There are no set rules about what makes a community garden work. Each one is unique and just like other areas in life, there are some that gel and some that don’t. However, some gardens we come across seem to encompass all the good things we’d expect and hope for in a shared space and the latest one I’ve found that’s ticking all the community boxes is in Baltinglass, Co Wicklow.
Recently I met Mary Carmody, the enthusiastic nun who was instrumental in establishing this rural garden in 2005 and who generously spent a couple of hours out of her busy schedule showing me around, sharing the Tearmann Community Garden story.
This pretty little 2 acre garden that belongs to the local Parish and is situated just a short walk from the town High Street. It’s been reclaimed from its previously overgrown state and thoughtfully divided into several areas, catering for the needs of many in the community with it’s meeting space, greenhouses, many growing and contemplative areas and resident chickens
At the far end of the site below the overlooking hill, is a biodiversity area that bar some native tree planting, is undeveloped and has been allowed to grow as nature intended. Every year a biodiversity census takes place there, taking stock of the species that inhabit it.
From there, a meandering pathway lined with young trees leads visitors to a quiet, contemplative area – the perfect place to sit alone or in a meditative group and enjoy the tranquility the garden offers.
On either side of the walk , depending upon which way you wander around, is a very shallow wild, boggy area that attracts the newts and frogs and on the other side, a newly developed and very tidy fruit area, netted and wired, saving the fruit from the birds and allowing for easier picking.
Finally, at the garden entrance, is a fox proof hen enclosure, a cabin with a kitchenette and seating area, three small greenhouses and all the raised beds that the community share.
Although there is a communal garden where people come together and share the work and the produce, all other beds in the garden have been freely allocated to different groups following consultation with the ten member committee, and each one is clearly labelled to avoid disputes.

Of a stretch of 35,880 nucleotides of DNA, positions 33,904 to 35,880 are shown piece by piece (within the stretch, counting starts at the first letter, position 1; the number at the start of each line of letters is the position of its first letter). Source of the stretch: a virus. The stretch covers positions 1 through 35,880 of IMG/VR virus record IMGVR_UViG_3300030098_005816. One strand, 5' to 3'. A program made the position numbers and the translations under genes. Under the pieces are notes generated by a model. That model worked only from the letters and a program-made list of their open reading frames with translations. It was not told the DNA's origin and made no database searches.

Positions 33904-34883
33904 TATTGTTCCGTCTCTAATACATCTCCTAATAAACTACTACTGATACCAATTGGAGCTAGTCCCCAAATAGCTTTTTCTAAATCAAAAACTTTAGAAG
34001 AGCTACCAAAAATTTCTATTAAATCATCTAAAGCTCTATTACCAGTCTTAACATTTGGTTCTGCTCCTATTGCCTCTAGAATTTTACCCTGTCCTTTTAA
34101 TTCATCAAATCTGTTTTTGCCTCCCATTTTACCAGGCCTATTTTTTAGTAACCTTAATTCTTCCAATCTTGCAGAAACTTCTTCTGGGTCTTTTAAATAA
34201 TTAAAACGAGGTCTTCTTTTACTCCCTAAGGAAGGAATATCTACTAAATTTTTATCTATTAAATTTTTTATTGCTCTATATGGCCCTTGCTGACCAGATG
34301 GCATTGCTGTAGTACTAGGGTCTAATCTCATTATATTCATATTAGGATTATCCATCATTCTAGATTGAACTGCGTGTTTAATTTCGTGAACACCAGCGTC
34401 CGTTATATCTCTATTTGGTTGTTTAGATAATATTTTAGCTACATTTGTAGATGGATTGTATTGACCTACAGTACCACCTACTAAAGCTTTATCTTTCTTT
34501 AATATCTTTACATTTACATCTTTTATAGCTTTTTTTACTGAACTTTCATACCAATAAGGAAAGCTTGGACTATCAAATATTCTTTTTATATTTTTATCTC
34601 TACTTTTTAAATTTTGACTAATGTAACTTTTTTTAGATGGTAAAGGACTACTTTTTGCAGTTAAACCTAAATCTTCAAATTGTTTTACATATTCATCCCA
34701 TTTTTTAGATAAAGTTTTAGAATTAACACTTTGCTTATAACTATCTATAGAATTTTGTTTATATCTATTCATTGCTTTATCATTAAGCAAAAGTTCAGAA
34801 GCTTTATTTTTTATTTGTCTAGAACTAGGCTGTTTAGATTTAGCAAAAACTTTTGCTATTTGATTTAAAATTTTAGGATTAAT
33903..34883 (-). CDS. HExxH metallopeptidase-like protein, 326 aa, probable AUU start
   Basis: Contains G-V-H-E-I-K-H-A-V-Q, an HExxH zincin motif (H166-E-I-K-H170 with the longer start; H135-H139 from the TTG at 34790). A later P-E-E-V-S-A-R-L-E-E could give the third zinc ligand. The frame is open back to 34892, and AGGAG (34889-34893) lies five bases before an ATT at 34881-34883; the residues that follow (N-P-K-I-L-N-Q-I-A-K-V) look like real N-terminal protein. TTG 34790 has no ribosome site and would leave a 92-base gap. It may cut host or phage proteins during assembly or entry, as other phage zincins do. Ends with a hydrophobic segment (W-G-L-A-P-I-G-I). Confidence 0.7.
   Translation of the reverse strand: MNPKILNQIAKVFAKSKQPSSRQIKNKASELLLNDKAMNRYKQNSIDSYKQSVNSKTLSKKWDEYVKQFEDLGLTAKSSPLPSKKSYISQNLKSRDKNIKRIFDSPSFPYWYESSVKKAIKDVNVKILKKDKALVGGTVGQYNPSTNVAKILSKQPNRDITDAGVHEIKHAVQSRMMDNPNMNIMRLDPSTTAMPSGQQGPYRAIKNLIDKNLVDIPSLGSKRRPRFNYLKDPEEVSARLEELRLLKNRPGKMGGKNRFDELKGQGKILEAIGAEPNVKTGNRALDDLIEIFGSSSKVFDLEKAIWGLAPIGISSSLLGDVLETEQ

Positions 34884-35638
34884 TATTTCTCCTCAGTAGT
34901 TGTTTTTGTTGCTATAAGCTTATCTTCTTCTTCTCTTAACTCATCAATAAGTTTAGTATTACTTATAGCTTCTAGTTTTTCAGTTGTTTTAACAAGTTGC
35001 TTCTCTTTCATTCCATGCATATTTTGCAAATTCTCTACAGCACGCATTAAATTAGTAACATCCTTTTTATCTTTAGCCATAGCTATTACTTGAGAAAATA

As a result many people from the community, including two primary schools, the secondary school transition year, two pre-schools, the local scout group, Men’s Sheds, the KAIRE centre for adults with intellectual and physical disabilities, the local Foroige group, the active retired as well as a few individual, are all sharing and working in the garden on a regular basis.
Some areas are more productive than others but the emphasis is on giving everyone in the community the opportunity to grow food and not on getting hung up about whether it’s being done text-book correctly.
As well as gardening activities and courses similar to the ones I offer in Carlow and Kilkenny, various other informal training initiatives have taken place in the garden, including cloth dying, herbal remedies and foraging.
Whilst the gardeners share much of the produce, on days throughout the year vegetables are sold at the local country market. From June onwards they have plant sales and last year the transition year students set up a vegetable box scheme as part of their mini enterprise project. The fourth year students also made several of the unusual scarecrows that are dotted around the garden.
One of the enjoyable aspects of being involved with the community garden network is learning and finding ideas from other gardens in Ireland and Northern Ireland. I found this particular garden in Baltinglass quite inspirational in the way if opens its gates wide and welcomes groups of all size and ages.
What do you think? Is this something you could see working in your own community? Do you or have you already tried operating something similar and did it work for you?